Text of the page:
"Not Missing Out" By: Cheryl Hughes
I saw my friend, Cathy Wallace, recently. Before she and her husband, Gary, moved to Glasgow to be near their grandchildren, they lived next door. She has a granddaughter she spends a lot of her time with, in the same way I spend my time with my granddaughter, Sabria. Cathy and her granddaughter dress up as princesses and ride around in their carriage—a golf cart—searching for handsome princes. We talked about how important those pretend moments are to us, and how we ignore those around us who say things like, “She should learn to play by herself and not drag you into everything.” We agreed that we are the ones who are NOT missing out on life. Far from being drug into anything, we are willing participants in our granddaughters’ childhood capers. We are experiencing little snippets of time that will last as long as we are alive.
On Labor Day last week, Sabria came to visit. “Why aren’t you at work?” she asked.
“Labor Day is a holiday and our shop is closed,” I said.
“We need to dye eggs and hide them,” she said, “That can be our craft for today.” (Sabria is a big fan of crafts. She was disappointed the week before when we didn’t have any plastic cups for her binocular idea.) I always keep lots of extra stuff, so I found some Easter egg dye and let her put it into cups while the eggs boiled. When the eggs were dyed and dried, Sabria and her Papa and I hid and hunted eggs. (We might have a new Labor Day tradition.)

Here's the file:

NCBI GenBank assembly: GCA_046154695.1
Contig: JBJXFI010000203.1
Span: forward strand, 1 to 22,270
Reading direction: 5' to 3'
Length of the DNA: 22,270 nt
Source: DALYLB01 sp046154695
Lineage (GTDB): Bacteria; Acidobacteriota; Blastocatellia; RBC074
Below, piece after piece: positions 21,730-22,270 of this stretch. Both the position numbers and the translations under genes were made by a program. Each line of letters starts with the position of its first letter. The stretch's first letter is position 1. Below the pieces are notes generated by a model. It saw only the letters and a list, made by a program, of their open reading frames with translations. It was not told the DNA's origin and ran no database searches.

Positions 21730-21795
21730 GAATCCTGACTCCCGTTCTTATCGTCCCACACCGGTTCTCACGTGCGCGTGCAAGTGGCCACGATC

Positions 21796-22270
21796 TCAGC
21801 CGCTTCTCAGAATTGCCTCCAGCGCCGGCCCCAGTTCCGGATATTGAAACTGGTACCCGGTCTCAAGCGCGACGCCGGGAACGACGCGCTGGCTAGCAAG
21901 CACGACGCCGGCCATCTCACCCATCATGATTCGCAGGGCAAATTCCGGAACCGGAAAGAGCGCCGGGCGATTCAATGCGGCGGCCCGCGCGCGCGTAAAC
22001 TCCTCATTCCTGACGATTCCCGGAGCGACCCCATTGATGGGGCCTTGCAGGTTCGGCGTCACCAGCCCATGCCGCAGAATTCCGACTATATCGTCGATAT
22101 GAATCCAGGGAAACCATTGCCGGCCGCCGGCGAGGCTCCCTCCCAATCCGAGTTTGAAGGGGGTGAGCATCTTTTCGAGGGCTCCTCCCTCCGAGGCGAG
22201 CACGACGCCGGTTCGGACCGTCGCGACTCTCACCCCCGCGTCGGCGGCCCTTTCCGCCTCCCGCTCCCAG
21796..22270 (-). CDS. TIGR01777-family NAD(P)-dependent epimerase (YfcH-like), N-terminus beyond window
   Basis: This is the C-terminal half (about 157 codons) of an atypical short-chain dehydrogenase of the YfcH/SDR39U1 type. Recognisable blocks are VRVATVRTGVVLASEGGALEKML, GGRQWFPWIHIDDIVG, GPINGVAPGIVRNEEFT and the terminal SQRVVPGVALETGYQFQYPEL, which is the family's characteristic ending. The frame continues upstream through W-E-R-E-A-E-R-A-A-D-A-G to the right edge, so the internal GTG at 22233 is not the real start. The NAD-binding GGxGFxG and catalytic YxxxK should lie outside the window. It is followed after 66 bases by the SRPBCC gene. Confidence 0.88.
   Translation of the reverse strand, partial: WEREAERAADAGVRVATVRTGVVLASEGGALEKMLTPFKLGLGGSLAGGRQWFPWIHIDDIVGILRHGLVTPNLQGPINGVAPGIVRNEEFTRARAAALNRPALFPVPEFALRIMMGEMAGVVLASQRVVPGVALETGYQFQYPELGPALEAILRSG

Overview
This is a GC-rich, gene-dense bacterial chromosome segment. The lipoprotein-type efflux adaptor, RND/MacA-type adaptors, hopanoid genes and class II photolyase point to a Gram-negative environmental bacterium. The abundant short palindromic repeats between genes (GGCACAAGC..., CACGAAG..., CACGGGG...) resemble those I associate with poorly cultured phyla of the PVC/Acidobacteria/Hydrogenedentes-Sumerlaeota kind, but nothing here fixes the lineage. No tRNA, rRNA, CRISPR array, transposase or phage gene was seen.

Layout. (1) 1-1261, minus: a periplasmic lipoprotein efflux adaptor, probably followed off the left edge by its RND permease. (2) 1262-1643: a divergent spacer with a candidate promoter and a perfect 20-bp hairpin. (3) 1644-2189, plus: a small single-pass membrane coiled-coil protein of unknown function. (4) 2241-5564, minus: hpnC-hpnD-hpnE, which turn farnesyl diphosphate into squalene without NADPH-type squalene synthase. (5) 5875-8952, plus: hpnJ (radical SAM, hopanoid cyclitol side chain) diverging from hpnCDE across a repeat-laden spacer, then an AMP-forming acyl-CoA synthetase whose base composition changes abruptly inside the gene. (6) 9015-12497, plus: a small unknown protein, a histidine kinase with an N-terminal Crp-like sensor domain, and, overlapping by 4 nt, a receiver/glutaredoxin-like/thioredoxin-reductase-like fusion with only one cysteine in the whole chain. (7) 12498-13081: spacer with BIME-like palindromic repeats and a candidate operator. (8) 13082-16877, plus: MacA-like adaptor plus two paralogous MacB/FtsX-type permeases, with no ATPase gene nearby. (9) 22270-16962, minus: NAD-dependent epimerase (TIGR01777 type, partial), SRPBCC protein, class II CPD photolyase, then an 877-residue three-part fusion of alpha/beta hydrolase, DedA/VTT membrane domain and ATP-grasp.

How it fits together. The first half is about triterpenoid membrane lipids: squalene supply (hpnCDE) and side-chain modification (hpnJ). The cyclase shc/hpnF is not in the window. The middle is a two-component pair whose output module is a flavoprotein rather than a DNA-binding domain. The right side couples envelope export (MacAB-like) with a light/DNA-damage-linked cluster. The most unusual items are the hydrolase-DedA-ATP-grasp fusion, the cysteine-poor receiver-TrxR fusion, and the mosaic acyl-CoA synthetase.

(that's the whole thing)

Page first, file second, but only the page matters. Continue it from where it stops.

The next day was my birthday, and Sabria wanted to stay another night, so her mama brought her back over after Garey and I got off work. I made chili that morning before I left the house, so Sabria decided to take our food to the tree house, where she put our bowls of chili on her pretend stove then served it to me when it was done. “Here, Daughter,” she said, “Do you want crackers?”
“Yes, Mother,” I responded. We ate our chili then played until dark with our fighting sticks, Wonder Woman swords and Womping Willow tree branches. It was a wonderful birthday!
Sabria is great at incorporating the things around her into our play time. The rock pile near Garey’s shop at the bottom of the hill is an ice castle. The big log with the flat surface is our boat. There are empty plastic barrels that come from our business that are horses. The large white barrel is Sabria’s horse, Snowflake; the big blue barrel is my horse, Sven; and the small white barrel is Emily, Snowflake’s daughter. We do a lot of riding, with Emily tagging along behind her mama, Snowflake. One of my favorite images is watching Sabria’s golden curls bounce around her face as she bounces up and down on her barrel.
One day, Garey needed something to catch the oil he was draining from his tractor. He decided to cut the small plastic barrel in half to use as a receptacle. “You can’t cut that barrel in half!” I cried, “That’s Emily, Snowflake’s daughter.” Garey didn’t even ask, he just found something else. Thank God, I was there. I could never have explained to Sabria why Emily was in two pieces.
Before I tell you the next story, you need to realize Sabria has no political party affiliation. She has no idea what either Donald Trump or Hillary Clinton stands for; she is, however, a big fan of women in power.
We were having a tea party in her tree house when the following conversation took place.
“So, madam,” Sabria said, in her most impressive British accent, “Have you heard the latest news from the election?”
“No, madam,” I said, “What has happened?”
“Donald Trump was fired and Hillary Clinton is our new president,” she said, “She is the first girl president in U.S. history.”
I’m never going to make Sabria play by herself. There is no way I want to miss out on moments like that one.